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I am intolerant to gluten (was diagnosed with Hashimoto thyroiditis, my symptoms become much milder when I don't consume gluten). I wish to eat lots of healthy fiber, preferably cheap one, to lower the chances of colon cancer. Do oat müsli by Spar S-budget (picture below) contain gluten? enter image description here enter image description here enter image description here

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  • Welcome to Seasoned Advice.
    – Johannes_B
    Apr 4, 2020 at 3:22
  • Oats do not contain gluten. Have you read a bit on wikipedia about it?
    – Johannes_B
    Apr 4, 2020 at 3:23
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    @Johannes_B for a long time, it was thought that oats do contain gluten, so there are still sources which advise gluten-free people that oats are on the list of prohibited items. In more recent times, the opinion goes more in the direction of "the initially measured oats must have been contaminated with wheat gluten" but it is still notoriously difficult to find out whether that was the case or whether there is a subset of gluten-intolerant people who react to the oat version of glue protein just as they do to wheat gluten. So the Internet is full of conflicting sources.
    – rumtscho
    Apr 4, 2020 at 11:16
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    related - cooking.stackexchange.com/questions/114744/…
    – Neil Meyer
    Jul 12, 2022 at 20:02

2 Answers 2

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The product entry on Spar’s Austrian website for Hafer-Flocken contains this information on allergies. (As translated by Google)

Contains: Cereals containing gluten and products made from them

I’m not 100% sure it’s the identical product as the English name given is oat meal rather than oat flakes.

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  • Oh, this is so disappointing. Thank you for providing the link! It's strange that it conflicts with the other answer to my question : /
    – Leo
    Apr 5, 2020 at 16:26
  • @Leo It does not conflict with the other answer. The manufacturer's lawyers prefer that they say "has gluten" due to the possibility of grain cross-contamination (anything from a few stalks of wheat, etcetera as weeds in the oat field to any other step in processing or handling the grain where grains could be mixed.) Whether that low level of the possibility of some very small amount of gluten is a concern for you is a discussion between you and your doctor. Reactions to allergens vary widely. If your reaction is severe, you pay the price for oats where contamination has been tested for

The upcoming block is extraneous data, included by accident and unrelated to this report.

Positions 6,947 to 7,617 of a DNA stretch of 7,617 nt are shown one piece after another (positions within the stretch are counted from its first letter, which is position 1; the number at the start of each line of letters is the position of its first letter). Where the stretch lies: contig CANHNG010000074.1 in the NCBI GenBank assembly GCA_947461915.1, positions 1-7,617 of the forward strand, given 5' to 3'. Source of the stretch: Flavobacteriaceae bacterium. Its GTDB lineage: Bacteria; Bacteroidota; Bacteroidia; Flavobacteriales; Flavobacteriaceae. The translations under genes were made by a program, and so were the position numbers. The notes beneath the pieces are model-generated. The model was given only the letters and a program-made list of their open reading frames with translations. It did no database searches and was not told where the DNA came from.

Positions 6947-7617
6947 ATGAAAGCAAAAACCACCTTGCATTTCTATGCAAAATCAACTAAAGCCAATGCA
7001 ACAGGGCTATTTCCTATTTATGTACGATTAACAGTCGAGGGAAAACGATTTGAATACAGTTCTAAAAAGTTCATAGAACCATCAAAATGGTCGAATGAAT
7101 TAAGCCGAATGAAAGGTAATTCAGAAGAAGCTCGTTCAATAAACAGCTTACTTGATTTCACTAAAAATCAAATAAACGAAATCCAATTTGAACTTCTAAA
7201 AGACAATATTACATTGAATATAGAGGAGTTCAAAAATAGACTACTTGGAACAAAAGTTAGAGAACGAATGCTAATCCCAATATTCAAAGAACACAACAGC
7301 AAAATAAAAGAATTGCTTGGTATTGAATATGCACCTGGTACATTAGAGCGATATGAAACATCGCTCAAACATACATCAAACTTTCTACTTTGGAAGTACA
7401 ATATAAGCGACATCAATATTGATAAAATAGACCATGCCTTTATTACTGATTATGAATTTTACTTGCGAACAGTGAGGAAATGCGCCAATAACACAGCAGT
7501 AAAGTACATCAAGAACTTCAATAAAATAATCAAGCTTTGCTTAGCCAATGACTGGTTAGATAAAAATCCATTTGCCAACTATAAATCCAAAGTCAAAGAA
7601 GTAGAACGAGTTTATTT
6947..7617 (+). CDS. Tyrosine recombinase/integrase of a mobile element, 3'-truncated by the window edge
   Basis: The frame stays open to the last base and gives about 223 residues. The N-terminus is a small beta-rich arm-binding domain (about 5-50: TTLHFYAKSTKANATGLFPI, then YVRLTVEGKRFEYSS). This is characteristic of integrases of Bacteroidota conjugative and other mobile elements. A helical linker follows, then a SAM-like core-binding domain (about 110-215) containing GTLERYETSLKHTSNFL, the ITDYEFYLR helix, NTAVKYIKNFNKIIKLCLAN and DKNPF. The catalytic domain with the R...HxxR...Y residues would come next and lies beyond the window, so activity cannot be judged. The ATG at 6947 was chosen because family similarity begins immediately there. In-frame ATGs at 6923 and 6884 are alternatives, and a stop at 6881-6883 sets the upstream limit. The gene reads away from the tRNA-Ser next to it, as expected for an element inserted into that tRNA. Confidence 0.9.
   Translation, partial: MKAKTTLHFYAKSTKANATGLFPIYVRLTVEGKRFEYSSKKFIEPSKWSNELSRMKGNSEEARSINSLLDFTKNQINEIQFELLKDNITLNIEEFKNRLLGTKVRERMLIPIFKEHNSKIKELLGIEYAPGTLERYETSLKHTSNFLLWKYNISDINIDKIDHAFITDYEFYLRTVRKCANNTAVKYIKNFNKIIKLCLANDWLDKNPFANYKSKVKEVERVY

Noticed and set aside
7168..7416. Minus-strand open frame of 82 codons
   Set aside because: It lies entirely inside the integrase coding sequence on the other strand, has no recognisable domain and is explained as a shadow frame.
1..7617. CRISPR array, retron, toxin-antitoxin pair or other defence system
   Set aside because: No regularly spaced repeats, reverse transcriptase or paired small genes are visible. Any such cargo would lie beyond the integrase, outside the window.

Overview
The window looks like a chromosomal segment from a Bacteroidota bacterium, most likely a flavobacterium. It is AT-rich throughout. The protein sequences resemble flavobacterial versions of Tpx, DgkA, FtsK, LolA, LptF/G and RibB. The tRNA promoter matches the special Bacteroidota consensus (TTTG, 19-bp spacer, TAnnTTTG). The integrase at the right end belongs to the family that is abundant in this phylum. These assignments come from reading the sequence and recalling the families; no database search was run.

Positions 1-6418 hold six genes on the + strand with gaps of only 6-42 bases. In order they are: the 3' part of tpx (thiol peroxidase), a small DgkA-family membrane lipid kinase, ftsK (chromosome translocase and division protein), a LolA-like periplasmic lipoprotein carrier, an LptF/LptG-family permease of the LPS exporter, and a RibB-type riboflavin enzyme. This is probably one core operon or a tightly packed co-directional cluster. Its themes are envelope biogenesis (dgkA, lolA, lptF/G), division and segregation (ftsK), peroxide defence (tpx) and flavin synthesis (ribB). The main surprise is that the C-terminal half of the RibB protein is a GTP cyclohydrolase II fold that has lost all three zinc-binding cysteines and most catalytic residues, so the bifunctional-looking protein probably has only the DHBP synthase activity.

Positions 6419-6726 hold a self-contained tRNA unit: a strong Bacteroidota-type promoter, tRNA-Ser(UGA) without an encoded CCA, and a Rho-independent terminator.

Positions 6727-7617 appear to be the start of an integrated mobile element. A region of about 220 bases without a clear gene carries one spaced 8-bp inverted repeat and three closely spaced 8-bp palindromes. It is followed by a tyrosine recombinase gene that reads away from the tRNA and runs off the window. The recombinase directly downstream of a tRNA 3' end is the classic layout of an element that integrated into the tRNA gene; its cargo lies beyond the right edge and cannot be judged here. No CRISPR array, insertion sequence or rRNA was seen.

– Ecnerwal
    Jul 9, 2022 at 12:29
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This is a situation similar to what consumers with food allergies face - the critical substance is not in the food items per se, but cross-contamination may be a problem.

Oats are gluten-free1, but during processing and packaging, residue of e.g. wheat may get mixed in with the oat. While this is probably minimal and not a problem for consumers who avoid gluten as a dietary choice, the effects on someone with a medical condition may be different - but this is difficult to quantify generally. Some brands offer oatmeal that is certified gluten-free, with the higher effort reflected in the price.

The only reliable answer for your question can be obtained by asking the manufacturer and whether the possibility of contamination is a problem for you and your body should be clarified with your healthcare provider. We don’t offer medical advice, for many reasons. For everyone who just wants to avoid gluten for non-medical reasons, they should have no problem with this product.

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1 In the strictest chemical sense, the avenins in oat are gluten proteins, too, just like the gluteins and gliadins in wheat and its relatives. But from a medical point of view, the vast majority of celiac disease patients will tolerate avenins just fine. Therefore e.g. the FDA but also other agencies classify oat as “gluten free”, in the context of food labeling.

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  • You have a superscript number, suggesting a footnote, but no footnote, were you intending to add one? If the text is C&P from somewhere could you link the source?
    – Spagirl
    Apr 4, 2020 at 11:44
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    @Spagirl dang, right. No, I was going to add a bit about how some people still have adverse reactions and how very strictly speaking even gluten-free grains have related proteins. A very tangential aspect which is relevant only for a very, very small percentage of the general population and those probably will already be aware of that. See also rumtscho’s comment above. Will fix it later - either fill in the information or remove the number. Thanks for pinging me!
    – Stephie
    Apr 4, 2020 at 11:48
  • There are a number of oat products that say gluten free on them, at least int he U.S. If they don't say gluten free, don't eat them — in this case they are very likely to trigger your medical condition. Jul 9, 2022 at 17:45

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